# install dependencies
!pip install transformers simpletransformers nltk

Import modules

Let’s import some of the modmodulesat will be used in the project.

import os
import pandas as pd
from datasets import load_dataset
from sklearn.model_selection import train_test_split

Read Dataset

Since we are using an external dataset let’s use pandas’ read_csv() method to read the dataset into the notebook.

# Load the dataset and display some values
df = pd.read_csv('/content/Natural-Language-Processing-Project/zindi_challenge/data/Train.csv')

Explore Data

Exploring data involves analyzing and visualizing the data to gain insights and understanding of its structure, patterns, and relationships, which can help in making informed decisions and building effective models.

i. Check for null values

# check null values 

ii. Check for label count.

#let's count number of label in the data

0.000000 4908
1.000000 4053
-1.000000 1038
0.666667 1
Name: label, dtype: int64

From the output we can see that there are 4 labels in the dataset: 0, -1, 1 and 0.666667 which appeared just once. Clearly this is not a label and needs to be cleaned.

iii. Drop null values and confirm

# check null values
# label again

tweet_id 0
safe_text 0
label 0
agreement 0
dtype: int64
0.0 4908
1.0 4053
-1.0 1038
Name: label, dtype: int64

After dropping the null values, we can see that the row with the label 0.66667 has been dropped. In this case there will be no further cleaning of the labels.

Split data

We will have to split data into train and evaluation data and confirm split percentage. The train set would be used to train the model and the evaluation set would be used to evaluate the model.

# Split the train data => {train, eval}
train, eval = train_test_split(df, test_size=0.2, random_state=42, stratify=df['label'])

print(f"new dataframe shapes: train is {train.shape}, eval is {eval.shape}")

new dataframe shapes: train is (7999, 4), eval is (2000, 4)

Save Datasets

Let’s save the split parts of the dataset to csv files for future use.

# Save splitted subsets

train.to_csv("train_subset.csv", index=False)
eval.to_csv("eval_subset.csv", index=False)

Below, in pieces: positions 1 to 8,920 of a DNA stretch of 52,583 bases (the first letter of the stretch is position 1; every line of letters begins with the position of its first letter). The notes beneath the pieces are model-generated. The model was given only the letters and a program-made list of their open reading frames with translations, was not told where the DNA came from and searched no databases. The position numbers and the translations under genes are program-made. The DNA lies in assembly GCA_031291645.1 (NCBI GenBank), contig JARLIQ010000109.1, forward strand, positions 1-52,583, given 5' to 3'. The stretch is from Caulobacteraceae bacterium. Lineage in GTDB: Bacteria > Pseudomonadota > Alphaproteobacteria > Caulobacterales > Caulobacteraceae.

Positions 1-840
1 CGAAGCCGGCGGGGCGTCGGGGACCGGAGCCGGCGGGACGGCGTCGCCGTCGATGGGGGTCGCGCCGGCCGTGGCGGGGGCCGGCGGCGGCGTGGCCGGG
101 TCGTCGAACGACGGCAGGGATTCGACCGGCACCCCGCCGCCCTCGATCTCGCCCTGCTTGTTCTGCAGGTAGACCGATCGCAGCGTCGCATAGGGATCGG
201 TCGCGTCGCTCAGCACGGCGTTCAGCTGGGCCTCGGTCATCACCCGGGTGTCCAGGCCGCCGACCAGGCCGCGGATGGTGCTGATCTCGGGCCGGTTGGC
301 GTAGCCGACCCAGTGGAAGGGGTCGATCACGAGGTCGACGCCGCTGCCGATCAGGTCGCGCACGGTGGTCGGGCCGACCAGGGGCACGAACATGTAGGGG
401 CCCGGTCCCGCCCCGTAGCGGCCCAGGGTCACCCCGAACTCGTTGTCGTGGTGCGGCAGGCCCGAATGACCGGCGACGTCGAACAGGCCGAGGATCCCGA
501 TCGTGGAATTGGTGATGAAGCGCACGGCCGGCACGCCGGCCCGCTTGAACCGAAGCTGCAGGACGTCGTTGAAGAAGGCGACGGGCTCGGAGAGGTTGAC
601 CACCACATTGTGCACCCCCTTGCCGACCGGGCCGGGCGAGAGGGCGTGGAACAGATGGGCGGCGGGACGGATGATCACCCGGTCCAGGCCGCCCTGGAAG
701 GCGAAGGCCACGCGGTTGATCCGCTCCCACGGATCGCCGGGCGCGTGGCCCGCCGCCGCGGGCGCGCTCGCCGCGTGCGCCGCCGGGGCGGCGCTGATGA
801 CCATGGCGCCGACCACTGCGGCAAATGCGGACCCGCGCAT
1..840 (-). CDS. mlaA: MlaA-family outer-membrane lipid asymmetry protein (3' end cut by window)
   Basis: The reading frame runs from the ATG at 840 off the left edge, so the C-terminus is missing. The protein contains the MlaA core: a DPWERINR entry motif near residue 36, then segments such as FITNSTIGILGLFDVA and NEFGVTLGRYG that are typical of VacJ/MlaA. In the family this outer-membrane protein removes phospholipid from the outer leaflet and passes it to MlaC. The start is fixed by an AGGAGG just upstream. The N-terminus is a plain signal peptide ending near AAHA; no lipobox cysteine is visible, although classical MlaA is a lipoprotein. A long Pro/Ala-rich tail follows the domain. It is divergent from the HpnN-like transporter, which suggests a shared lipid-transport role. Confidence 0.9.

2.2 Loading and preprocessing data

Two modules need to be imported to prepare the data for the model, including loading the data into a format that the model can understand and preprocessing the data.

load_datasets: is a function in Huggingface that allows loading and accessing various datasets for natural language processing tasks.

tokenizers: is a feature that automatically selects and applies the appropriate tokenizer for a given pre-trained model.

Loading Dataset

The load_dataset function is used to load the train and evaluation subsets of the data.

dataset = load_dataset('csv',
data_files={'train': 'train_subset.csv',
'eval': 'eval_subset.csv'}, encoding = "ISO-8859-1"

Convert all labels to non-negative numbers and remove unwanted columns

This function changes -1 labels (Negative) to 0, 0 labels (Neutral) to 1 and 1 labels (Positive) to 2.

#create a function to convert label
def transform_labels(label):

label = label['label']
num = 0
if label == -1: #'Negative'
num = 0
elif label == 0: #'Neutral'
num = 1
elif label == 1: #'Positive'
num = 2

return {'labels': num}

# Transform labels and remove the useless columns
remove_columns = ['tweet_id', 'label', 'safe_text', 'agreement']
dataset =, remove_columns=remove_columns)

Using Tokenizers

Tokenizers refer to the process of converting a sequence of text into individual units, or tokens, which can then be used for various natural language processing (NLP). Tokenizers split text into words, sub words, or characters. You can call the specific tokenizer for a particular using the AutoTokenizer class

# let's train a Distilbert model

from transformers import AutoTokenizer